Flight by Light: Mission accomplished for LightSail 2

LightSail 2 is sending home new pictures of Earth
LightSail 2 captured this image of Earth on July 7th. It’s looking at the Caribbean Sea towards Central America, with north roughly at the top. The blue-green color of the ocean around the Bahamas can be seen at the picture’s 1:00 position. A lens flare is visible in the lower right. Credit: The Planetary Society

Mission accomplished: the Planetary Society announced Wednesday that its LightSail 2 spacecraft, which was launched last month, had successfully raised its orbit using only the power of photons from the Sun.

The team behind the $7 million crowd-funded venture said they had demonstrated a proof of concept for a new form of propulsion that could one day transform by doing away with the need for expensive rockets and fuel.

"In the past four days the spacecraft has raised its apogee, or orbital high point, by about 1.7 kilometers (one mile) attributable to solar sailing," said Bruce Betts, LightSail 2 program manager.

That makes it the first spacecraft to use solar sailing for propulsion in Earth , and the second-ever solar sail spacecraft to successfully fly, following Japan's IKAROS, which launched in 2010.

"This technology enables us to take things to extraordinary destinations in the solar system, and maybe even beyond, in a way that's never been possible because you don't need fuel and you don't need all the systems to control fuel," said Bill Nye, the chief executive of the Planetary Society.

He added he would like to see the technology applied to missions searching for life on Mars, Jupiter's moon Europa, and Saturn's moon Titan, and "solar sails could enable you to lower the cost of these missions."

Another application could be in maintaining a probe at a stationary point in space, such as a telescope that looks out for asteroids in the vicinity of Earth, or a satellite that needs to be fixed in a stationary orbit above the North Pole.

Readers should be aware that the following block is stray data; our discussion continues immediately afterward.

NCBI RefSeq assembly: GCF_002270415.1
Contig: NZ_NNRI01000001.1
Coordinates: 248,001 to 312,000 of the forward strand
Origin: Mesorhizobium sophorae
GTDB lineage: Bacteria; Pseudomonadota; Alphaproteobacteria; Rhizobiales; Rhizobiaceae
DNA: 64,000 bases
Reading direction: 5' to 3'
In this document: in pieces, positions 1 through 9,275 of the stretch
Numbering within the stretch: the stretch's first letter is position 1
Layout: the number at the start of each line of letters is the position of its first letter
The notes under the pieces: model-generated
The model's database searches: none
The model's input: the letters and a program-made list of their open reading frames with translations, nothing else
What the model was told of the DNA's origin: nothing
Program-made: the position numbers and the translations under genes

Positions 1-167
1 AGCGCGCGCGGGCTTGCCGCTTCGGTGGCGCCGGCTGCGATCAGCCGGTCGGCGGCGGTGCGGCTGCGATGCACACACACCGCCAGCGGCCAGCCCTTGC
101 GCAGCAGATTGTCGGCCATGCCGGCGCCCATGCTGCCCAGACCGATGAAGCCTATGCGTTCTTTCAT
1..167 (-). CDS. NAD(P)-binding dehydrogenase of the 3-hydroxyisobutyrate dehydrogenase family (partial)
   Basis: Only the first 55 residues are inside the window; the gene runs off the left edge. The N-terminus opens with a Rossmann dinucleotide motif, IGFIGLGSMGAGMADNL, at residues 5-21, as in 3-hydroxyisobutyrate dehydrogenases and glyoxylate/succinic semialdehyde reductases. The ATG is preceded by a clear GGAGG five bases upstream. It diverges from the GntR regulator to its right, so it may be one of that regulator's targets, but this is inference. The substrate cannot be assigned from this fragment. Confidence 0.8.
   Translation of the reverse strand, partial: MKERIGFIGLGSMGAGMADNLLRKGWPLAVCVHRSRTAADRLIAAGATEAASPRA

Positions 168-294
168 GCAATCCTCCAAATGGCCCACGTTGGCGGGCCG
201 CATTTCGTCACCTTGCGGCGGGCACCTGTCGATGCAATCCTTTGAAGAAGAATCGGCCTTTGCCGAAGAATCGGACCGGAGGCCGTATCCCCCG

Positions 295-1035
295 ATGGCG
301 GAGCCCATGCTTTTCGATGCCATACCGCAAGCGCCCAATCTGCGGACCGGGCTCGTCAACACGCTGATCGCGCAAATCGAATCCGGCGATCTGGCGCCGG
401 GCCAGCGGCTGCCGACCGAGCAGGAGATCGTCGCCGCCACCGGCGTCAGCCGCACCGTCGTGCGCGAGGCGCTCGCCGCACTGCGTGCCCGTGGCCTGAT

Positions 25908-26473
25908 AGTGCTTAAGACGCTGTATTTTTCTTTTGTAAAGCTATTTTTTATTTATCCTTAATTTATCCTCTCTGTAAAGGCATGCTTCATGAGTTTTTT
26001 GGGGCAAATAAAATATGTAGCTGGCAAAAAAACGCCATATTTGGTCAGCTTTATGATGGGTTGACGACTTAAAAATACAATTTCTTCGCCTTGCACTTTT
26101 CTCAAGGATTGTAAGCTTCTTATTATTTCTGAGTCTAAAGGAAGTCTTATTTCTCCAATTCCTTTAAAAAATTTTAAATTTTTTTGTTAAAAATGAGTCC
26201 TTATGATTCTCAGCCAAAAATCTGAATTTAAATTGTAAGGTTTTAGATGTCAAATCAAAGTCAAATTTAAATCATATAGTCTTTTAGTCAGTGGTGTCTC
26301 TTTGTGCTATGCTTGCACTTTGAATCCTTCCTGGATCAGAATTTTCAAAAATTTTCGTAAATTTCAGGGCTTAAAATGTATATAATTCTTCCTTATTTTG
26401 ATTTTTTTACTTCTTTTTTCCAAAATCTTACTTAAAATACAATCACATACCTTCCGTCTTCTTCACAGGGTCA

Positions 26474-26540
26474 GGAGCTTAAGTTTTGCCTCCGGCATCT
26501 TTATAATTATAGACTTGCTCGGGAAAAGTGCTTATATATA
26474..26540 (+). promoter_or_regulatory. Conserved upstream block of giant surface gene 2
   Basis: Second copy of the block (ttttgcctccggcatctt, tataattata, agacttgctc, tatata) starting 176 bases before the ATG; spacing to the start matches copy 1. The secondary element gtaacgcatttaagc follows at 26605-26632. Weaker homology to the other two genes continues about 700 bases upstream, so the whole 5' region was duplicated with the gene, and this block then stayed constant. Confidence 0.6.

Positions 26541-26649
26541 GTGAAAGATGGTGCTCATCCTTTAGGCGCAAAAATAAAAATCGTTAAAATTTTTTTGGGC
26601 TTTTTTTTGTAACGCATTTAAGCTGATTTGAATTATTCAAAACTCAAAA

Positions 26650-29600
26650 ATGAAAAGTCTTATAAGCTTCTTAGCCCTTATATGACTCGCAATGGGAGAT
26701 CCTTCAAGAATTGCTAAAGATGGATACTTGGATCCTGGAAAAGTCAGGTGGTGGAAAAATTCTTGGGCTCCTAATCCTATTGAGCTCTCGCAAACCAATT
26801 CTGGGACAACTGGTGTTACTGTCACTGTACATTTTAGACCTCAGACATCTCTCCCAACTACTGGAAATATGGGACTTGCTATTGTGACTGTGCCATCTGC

The idea of solar sailing was first theorized in the 1600s by Johannes Kepler, who wrote that sails and ships "could be adapted to heavenly breezes."

LightSail 2 puts that into practice via a sail made from Mylar that unfurls to a size of 32 square meters (yards).

As packets of light energy known as photons bounce off the sail, they transfer their momentum in the opposite direction, pushing the vessel along with a thrust that is tiny but unlimited.

With no friction in the near-vacuum of space, the vessel will eventually achieve incredibly .

The parallels to ocean don't stop there: as it flies to the Sun, the sail orients itself edge-on, effectively turning off its thrust. When flying away from the Sun, the sail turns broadside to the photons, getting a slight push.

LightSail 2, which is controlled autonomously via software, does not have the precision to maintain a circular orbit.

Therefore as its apogee rises, its perigee, or orbital low point, decreases, exposing it to atmospheric drag that will overcome the thrust from . LightSail 2 will continue to orbit for about a year before falling back into Earth's atmosphere.


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LightSail 2 spacecraft successfully demonstrates flight by light

© 2019 AFP

Citation: Flight by Light: Mission accomplished for LightSail 2 (2019, August 1) retrieved 17 September 2019 from https://phys.org/news/2019-08-flight-mission-lightsail.html
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Aug 01, 2019
Meters are not yards

Aug 01, 2019
What? "stationary orbit above the North Pole"

Aug 01, 2019
I was told by a flat earther that space doesn't exist. I'm not kidding.

Aug 01, 2019
The history books will record this moment. Bill Nye's name will be written there.

Aug 03, 2019
Coming to Starship of SpaceX, Why not fire several Rockets into Space and ensure that they all join together before landing on Moon?

Aug 03, 2019
This will greatly reduce the fuel requirements for satellites in, say, geosynchronous Earth orbit (GEO), extending their lifetimes and reducing any need to service them to replenish fuel. That it works in low Earth orbit (LEO) is good too, but it won't be as effective at that (as shown by the perigee/apogee problem this test satellite has). But that's partly an algorithm problem; so we can do better than this, both with bigger light sails and better algorithms.

Aug 06, 2019
The only sail pushed by fusion energy likely to enable Human Space Flight is the Medusa concept proposed by Solem in the early 90's. We could be sending human missions to the ocean moons of the gas and ice giants right now with that. Please come and read my views on this and comment at my blog Ice on the Moon.

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